Siberian Tiger Park

It was 100 RMB ($16 USD for entry) which included a ride on a bus to tour the grounds and a walking tour of the grounds. After collecting my ticket, I entered a building with a bunch of shops, mostly selling plush tiger toys and winter gear. I also saw two napping tiger cubs which I assumed were only a few months old.
too cute!
The grounds are hundreds of acres and there are hundreds of tigers and lions on the grounds. I was able to take some pictures, and fight off the hordes of other tourists trying to step on me. The annoying thing was the bus had no heat and it was already in the single digits (or negatives to the Celsius readers out there) so I tried to move around to keep warm. After the ride of about 20-30 minutes, we were dropped off to the enclosed tiger pens. We saw some bigger cubs (probably a few years old) and we saw a feeding. Apparently at the tiger park, you can pay money to watch them feast on the animal of your choosing; from a hen (20 rmb) to a small bull (2,000rmb). 

A few patrons paid money to see the tigers have a hen so I saw the process a few times. A women stuffed a hen into a cage and pulled a lever to lead the hen to the middle of the pen. She waited a few seconds and then the cage drops open from the bottom and the tigers would jump and catch the prize. One or two victorious ones would run off with the prized booty which they devoured in a matter of minutes. It was a bit fascinating and a bit uncomfortable, but that’s nature.
Step 1: You wait for the meal

Step 2: You grab the meal

Step 3: Devour the spoils!

After the feeding, I walked around the different areas and I saw some more tigers, a white tiger, a leopard and finally, a liger! A cross between a male lion and a female tiger, these animals are quite rare (only 11 in the world) and sterile (so no reproduction for them). 
Lions, tigers and ligers? Oh my!!!
 After a few moments, I decided it was time to go since there wasn't much left to do there. I spent about 90 minutes total at the Tiger Park. Since I was leaving around lunchtime, there wasn’t much foot traffic by the entrance so I was able to grab a cab in no time and it was on to the next destination…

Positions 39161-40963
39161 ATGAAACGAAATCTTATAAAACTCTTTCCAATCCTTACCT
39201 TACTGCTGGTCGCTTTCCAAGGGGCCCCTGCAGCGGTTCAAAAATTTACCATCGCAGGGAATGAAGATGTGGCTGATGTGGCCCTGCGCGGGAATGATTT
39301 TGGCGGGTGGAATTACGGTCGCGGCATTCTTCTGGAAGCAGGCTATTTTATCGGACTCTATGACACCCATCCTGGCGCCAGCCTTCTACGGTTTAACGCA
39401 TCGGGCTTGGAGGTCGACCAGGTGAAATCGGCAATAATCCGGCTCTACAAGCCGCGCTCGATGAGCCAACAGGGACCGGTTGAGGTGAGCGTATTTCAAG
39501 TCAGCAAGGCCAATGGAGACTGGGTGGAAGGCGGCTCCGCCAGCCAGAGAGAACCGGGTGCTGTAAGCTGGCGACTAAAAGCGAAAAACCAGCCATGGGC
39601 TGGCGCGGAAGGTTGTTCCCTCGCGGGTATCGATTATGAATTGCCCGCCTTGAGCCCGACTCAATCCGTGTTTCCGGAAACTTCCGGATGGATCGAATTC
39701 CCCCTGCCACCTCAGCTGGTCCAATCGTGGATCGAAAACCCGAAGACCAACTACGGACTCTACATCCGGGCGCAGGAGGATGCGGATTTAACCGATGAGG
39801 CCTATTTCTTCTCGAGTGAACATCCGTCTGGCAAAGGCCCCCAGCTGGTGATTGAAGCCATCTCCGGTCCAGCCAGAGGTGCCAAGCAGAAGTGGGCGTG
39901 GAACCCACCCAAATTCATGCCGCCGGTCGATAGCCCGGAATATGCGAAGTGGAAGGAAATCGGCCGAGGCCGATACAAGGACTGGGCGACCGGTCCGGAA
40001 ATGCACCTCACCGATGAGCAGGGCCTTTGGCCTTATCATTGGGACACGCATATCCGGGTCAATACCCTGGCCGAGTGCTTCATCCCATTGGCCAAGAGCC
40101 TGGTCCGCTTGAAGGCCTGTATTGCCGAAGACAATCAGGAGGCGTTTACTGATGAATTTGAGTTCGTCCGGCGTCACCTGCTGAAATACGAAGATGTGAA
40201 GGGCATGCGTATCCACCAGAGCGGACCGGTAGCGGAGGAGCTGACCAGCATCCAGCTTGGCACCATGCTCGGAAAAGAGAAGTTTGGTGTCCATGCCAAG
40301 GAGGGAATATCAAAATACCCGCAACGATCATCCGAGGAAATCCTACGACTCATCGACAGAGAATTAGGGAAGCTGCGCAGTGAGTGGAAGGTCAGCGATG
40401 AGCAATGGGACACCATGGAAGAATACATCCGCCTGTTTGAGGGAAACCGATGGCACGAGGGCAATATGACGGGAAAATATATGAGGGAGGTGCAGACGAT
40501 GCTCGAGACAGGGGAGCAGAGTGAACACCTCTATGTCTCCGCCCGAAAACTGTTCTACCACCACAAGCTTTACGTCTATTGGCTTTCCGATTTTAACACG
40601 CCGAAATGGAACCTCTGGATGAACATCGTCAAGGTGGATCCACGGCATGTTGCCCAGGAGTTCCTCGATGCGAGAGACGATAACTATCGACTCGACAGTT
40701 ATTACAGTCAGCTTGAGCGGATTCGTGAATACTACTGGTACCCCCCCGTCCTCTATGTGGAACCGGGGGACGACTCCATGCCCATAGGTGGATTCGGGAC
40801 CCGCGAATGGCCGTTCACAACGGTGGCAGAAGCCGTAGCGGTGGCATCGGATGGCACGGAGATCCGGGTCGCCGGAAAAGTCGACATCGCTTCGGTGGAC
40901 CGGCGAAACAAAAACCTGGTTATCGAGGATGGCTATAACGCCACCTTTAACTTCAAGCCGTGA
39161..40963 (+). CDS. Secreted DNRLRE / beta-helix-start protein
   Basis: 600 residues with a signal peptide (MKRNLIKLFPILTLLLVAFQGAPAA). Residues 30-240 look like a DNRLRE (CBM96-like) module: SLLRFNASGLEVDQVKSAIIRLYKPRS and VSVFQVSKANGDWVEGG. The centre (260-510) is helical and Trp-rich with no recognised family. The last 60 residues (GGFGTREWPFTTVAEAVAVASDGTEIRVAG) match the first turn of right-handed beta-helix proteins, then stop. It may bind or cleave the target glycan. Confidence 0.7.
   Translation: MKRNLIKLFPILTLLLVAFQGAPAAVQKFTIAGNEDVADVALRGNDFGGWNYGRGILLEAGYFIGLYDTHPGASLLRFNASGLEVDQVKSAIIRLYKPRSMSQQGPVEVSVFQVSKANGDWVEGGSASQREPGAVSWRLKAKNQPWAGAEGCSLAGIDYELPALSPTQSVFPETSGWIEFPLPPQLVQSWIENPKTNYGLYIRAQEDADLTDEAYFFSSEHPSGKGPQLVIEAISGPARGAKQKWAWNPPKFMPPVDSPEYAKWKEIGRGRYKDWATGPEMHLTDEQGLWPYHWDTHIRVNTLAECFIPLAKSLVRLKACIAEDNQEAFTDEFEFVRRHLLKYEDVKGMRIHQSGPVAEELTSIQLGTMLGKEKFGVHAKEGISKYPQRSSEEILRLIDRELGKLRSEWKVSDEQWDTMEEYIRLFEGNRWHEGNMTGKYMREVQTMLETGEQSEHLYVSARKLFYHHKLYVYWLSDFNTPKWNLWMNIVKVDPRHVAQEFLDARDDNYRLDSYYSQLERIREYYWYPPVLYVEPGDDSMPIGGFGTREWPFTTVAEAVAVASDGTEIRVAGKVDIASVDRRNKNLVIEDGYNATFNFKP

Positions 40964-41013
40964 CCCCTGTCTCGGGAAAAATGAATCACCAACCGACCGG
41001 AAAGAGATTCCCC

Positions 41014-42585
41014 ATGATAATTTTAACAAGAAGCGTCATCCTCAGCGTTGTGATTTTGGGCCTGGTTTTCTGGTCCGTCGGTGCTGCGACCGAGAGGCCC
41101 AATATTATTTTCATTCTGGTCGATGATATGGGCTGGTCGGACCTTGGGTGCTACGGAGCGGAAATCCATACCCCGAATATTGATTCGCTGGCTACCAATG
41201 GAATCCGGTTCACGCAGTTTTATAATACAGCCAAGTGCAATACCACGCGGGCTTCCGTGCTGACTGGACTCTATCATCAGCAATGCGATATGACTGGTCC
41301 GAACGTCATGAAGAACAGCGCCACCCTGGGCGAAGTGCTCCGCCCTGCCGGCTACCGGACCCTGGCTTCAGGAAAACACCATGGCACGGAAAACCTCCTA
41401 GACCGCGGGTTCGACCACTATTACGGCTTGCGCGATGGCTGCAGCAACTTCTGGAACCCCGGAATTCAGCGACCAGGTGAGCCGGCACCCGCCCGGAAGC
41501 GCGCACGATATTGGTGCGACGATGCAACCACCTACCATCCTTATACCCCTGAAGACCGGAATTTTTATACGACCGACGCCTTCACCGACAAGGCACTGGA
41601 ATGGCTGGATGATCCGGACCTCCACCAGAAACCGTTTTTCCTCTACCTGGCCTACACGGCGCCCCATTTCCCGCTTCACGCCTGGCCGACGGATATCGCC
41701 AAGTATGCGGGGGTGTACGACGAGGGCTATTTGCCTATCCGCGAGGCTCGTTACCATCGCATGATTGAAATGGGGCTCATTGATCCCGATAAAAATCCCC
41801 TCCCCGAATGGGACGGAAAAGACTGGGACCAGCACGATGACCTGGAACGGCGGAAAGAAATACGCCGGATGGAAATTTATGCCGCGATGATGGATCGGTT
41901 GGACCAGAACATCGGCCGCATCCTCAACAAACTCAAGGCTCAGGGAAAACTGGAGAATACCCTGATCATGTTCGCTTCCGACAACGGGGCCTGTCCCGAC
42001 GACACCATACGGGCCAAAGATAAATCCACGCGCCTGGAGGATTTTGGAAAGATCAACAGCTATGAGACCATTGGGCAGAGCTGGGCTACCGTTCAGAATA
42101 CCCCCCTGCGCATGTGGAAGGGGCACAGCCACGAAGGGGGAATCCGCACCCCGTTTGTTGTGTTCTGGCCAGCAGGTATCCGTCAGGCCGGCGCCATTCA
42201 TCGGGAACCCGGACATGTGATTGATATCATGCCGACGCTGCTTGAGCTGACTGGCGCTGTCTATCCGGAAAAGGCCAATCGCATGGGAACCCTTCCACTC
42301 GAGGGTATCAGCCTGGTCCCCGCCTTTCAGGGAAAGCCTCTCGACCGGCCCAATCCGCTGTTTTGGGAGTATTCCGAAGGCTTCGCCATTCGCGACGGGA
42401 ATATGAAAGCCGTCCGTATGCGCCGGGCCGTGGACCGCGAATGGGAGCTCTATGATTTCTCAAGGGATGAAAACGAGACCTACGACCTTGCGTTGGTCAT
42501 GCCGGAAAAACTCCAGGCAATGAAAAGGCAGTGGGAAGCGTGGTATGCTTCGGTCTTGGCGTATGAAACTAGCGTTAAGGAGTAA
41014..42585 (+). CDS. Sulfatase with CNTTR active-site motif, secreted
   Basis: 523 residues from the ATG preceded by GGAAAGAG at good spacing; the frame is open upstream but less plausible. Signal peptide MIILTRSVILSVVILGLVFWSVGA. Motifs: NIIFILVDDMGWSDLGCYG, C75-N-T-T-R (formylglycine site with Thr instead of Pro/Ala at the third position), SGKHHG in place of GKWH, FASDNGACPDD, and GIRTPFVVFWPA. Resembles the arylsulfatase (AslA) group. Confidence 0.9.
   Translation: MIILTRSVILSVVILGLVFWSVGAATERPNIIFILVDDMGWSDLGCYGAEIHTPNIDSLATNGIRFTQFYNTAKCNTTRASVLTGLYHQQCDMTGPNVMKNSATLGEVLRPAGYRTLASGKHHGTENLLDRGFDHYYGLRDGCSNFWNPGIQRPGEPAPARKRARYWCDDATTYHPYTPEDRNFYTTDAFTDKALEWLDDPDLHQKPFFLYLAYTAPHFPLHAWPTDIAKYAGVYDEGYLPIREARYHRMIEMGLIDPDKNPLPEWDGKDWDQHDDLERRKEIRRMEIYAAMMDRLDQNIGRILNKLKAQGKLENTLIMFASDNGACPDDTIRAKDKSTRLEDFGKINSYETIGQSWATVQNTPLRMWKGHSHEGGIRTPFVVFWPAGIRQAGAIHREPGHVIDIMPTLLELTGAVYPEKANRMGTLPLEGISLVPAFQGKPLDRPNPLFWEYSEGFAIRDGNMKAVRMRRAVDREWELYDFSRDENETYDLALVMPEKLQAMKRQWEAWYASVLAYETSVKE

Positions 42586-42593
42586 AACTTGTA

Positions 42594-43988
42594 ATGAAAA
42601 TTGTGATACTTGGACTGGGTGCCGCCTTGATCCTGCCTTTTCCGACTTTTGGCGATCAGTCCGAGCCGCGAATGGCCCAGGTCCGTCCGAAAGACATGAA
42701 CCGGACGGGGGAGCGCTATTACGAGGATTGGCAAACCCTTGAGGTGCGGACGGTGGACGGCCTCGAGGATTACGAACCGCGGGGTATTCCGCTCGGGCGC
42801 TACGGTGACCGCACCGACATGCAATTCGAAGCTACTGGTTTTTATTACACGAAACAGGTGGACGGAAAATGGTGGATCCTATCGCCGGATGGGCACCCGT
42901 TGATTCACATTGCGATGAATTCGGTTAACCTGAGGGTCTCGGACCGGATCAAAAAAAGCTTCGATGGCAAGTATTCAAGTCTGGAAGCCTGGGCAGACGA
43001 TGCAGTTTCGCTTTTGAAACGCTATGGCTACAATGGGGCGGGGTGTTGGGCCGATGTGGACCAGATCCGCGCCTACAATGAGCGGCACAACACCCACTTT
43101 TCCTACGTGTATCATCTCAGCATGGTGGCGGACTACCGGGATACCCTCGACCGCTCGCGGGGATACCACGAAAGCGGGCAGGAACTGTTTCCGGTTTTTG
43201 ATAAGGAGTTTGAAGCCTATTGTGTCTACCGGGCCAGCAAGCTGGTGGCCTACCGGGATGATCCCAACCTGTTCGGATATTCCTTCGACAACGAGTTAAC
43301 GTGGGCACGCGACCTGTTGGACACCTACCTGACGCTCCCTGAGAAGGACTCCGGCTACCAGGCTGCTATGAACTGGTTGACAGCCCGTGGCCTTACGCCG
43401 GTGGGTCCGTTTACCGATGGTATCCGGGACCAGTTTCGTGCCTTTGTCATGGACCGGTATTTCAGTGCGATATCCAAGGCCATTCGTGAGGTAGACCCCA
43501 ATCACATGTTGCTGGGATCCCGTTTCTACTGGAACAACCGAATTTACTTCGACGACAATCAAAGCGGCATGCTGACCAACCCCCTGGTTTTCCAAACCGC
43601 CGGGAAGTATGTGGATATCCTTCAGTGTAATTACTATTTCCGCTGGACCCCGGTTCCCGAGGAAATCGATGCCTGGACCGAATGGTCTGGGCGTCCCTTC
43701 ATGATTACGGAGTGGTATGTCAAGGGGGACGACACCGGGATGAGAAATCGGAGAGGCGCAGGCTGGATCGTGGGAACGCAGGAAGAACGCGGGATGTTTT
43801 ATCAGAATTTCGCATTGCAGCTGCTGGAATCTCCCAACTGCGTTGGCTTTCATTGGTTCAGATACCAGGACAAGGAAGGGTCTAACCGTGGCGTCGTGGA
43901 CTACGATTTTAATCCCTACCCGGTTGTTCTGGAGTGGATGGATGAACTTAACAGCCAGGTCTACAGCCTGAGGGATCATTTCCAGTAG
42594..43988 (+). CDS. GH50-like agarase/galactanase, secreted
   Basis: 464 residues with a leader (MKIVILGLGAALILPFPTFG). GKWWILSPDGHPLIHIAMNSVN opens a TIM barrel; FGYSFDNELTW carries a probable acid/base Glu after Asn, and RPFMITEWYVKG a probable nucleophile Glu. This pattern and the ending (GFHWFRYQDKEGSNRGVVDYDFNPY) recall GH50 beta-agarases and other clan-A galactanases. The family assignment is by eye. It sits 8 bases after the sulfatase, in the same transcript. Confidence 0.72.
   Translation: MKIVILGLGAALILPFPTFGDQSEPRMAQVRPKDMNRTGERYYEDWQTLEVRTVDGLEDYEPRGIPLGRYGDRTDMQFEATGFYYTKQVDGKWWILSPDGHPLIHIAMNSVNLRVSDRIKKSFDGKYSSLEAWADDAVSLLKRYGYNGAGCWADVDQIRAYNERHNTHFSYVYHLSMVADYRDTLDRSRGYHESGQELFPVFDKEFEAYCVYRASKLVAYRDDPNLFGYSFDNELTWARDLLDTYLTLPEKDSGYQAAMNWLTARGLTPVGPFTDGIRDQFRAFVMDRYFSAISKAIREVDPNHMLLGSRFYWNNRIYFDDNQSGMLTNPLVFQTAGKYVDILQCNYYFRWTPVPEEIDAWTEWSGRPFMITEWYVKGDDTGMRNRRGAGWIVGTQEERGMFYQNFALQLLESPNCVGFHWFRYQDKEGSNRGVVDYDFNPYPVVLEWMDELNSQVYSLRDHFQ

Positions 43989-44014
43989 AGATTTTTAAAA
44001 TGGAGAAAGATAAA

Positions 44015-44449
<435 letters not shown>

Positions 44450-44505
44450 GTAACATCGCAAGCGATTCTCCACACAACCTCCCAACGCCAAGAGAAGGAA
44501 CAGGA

Sun Island Park:

Year of the Ram!

Sun Island Park is home to many different snow sculptures. It wasn’t too far from the Tiger Park (about 15 minutes by cab, 22RMB in price), and once the driver dropped me off at the entrance,  I went right to the ticket booth to collect my ticket. 

I will say that it was pricey: 240 RMB ($40USD) for an adult ticket; but, it was worth it to me so I gritted my teeth and paid. I admired the sculptures which were quirky and fascinating. My favorites were the Disney “Ark of Happiness,” the Minions from “Despicable Me,” and lastly, the Charles Darwin and Issac Newton sculptures.


Albert Einstein

Charles Darwin

Since this was the first official weekend of the festival, some of the sculptures were still being made as seen here:

I walked for about an hour, but the cold was getting to me and I had to duck into a tourist center to warm up. It wasn’t really heated, but it felt warmer in there than outside. I walked around and browsed for 15 minutes before heading back into the cold. 

Ark of Happiness (aka Disney)

Sir Issac Newton

Crazy Machine

A mini version of Red Square
After looking at a few more sculptures, I noticed that both of my batteries were dying and I was getting hungry. I did a brisk walk to the exit and finally tracked down a cab who was willing to take me back to the hotel for a reasonable price (there were a lot of scammers in the area).

When I arrived back at the hotel, I charged my electronics, had a snack and had a small nap. After my rest, I put on another layer of wool socks and clothes, I decided to have another dumpling meal for dinner. After my meal it was time for the main event...

Snow and Ice World: 
The main event!
After dinner, I hailed down a cab and told him where I wanted to go. The driver was impressed with my Chinese and he asked me if I had my ticket. When I told him no, he offered to take me to a ticket stand and then to a bus which would provide free transport to the park grounds. I was reluctant, but he insisted. We arrived at this dodgy office with loads of screaming people and two attendants who were calmly trying to take the orders. The driver took my money and pushed his way to the front with me behind him. After all, I just gave this man 300RMB ($50 USD!) and I wanted to make damn sure I received my ticket!